Paper ID: | 7574 |
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Title: | Alleviating Label Switching with Optimal Transport |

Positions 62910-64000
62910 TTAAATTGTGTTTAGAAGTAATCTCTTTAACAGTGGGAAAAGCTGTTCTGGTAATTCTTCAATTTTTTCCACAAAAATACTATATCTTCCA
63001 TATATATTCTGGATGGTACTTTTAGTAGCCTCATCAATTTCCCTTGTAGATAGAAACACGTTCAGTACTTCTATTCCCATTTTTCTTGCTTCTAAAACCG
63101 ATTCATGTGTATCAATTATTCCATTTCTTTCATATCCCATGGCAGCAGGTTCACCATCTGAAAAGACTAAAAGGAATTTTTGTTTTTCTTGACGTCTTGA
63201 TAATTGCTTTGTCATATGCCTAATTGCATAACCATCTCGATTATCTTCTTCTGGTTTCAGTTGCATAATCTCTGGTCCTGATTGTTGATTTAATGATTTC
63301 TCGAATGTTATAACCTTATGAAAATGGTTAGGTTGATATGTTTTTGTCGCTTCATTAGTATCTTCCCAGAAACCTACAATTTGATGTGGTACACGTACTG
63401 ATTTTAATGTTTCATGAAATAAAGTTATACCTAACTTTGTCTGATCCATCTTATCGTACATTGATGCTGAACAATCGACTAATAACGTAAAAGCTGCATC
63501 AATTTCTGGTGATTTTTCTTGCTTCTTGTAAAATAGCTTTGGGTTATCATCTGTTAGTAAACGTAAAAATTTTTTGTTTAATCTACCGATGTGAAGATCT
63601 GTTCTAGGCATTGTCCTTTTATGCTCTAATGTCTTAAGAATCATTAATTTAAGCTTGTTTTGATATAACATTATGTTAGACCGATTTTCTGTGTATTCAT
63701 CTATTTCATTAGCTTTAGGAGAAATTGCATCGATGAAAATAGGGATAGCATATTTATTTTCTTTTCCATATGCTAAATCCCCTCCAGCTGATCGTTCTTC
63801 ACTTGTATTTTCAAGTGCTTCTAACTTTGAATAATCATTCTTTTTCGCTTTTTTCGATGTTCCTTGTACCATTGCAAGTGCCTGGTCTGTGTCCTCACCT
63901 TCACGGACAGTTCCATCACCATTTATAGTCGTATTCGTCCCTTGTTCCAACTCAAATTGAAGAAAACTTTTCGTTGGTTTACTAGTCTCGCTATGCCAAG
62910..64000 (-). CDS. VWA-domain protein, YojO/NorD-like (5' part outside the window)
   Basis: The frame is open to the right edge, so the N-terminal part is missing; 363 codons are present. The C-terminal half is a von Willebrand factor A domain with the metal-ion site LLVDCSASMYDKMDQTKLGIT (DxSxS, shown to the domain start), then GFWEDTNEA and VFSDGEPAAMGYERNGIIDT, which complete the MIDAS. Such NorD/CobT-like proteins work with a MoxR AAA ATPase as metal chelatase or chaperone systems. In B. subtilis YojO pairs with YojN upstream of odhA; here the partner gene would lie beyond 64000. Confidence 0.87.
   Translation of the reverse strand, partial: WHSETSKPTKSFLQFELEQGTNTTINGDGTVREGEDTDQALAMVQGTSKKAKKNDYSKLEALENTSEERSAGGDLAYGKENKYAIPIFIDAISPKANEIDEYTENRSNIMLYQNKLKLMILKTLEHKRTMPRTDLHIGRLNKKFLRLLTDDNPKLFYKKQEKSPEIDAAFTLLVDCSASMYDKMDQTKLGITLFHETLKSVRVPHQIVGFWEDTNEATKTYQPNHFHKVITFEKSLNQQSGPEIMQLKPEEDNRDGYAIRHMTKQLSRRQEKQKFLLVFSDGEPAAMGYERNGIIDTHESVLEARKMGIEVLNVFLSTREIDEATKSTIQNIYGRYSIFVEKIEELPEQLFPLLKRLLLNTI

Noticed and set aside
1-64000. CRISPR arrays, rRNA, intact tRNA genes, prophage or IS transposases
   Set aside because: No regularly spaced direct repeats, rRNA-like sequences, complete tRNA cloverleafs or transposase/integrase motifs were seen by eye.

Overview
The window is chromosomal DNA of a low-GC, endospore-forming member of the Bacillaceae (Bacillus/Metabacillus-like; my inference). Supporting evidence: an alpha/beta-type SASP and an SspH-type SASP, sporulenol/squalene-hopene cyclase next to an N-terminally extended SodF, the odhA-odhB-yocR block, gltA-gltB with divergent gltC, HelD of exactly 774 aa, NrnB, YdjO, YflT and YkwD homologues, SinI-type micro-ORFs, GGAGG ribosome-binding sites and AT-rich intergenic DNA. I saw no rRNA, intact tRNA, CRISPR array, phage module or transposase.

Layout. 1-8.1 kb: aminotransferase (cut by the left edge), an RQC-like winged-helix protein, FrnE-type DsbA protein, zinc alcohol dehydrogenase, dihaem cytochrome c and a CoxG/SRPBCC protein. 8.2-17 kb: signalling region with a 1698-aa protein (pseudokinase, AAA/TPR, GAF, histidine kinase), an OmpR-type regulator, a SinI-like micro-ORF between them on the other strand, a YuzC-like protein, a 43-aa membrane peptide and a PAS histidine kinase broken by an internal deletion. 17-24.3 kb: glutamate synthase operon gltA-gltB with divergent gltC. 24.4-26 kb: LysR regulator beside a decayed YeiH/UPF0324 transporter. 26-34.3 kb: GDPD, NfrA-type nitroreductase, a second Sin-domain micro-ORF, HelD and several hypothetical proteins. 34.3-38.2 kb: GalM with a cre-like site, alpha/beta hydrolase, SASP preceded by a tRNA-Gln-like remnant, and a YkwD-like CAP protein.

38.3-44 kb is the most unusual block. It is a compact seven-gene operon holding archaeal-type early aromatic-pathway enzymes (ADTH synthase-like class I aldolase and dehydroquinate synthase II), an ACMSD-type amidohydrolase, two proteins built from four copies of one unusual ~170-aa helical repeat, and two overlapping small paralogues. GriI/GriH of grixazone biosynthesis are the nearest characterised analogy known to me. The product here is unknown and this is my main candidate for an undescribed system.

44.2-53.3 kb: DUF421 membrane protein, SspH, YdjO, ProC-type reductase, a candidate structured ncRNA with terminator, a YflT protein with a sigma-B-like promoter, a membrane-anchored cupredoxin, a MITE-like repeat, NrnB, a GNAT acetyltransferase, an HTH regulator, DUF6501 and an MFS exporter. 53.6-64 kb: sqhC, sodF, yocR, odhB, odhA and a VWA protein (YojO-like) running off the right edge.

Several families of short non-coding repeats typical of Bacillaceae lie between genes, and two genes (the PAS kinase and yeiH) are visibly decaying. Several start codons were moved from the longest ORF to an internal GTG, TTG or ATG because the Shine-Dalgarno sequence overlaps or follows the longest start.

The authors tackle the label ambiguity in the Bayesian mixture model setting, by considering quotients of group actions on the labels that preserve posterior likelihoods. A numerical algorithm for computing barycenters in the given latent space is then devised, by viewing the computation of a quotient metric as an optimal transport task. The paper is well written and the exposition is clear. Notably, I enjoyed the general theoretical framework provided, which is then specialized to the finite mixture model setting. Although the experimental section is quite limited, I think the framework itself makes up for it as a contribution worthy to be published. However, I encourage the authors to provide more convincing experiments. The problem of ıGı getting large quickly is acknowledged by the authors. Perhaps a simple approach to this that the authors could try, is to randomly sample elements of G for the barycentric problem and carry out a stochastic gradient descent on this level too? Specific remarks: - Line 125: I might have missed it, but is the notation S_K defined prior to this part? - Line 131: The relation looks more like equivariance than invariance. Perhaps \pi(g x, g y) can be shown to be \pi(x,y) based on the group invariance of \nu_1 and \nu_2? - Line 140: I believe the push-forward notation of \Omega with respect to p_* should be used - Line 229: Are you referring to the map \sigma that minimizes (5) here? - Line 230: Bold face p notation is not defined until line 234. - Line 266 Exponential map: The 2-Wasserstein exponential map for spd matrices is given by Exp_K(v) = (I + v)K(I + v), and the logarithm given by T^{\Sigma_1\Sigma_2} - I. The exponential map here looks more related to the exponential map under the affine-invariant metric for spd matrices. Additionally, the gradient is written to be taken with respect ot \Sigma_1, although it should be with respect to L_1 as written in Muzellec & Cuturi (2018). If the gradient is with respect to \Sigma_1, then the expression should be (I - T^{\Sigma_1\Sigma_2}) without the L_1. -Table 2: Missing a dot.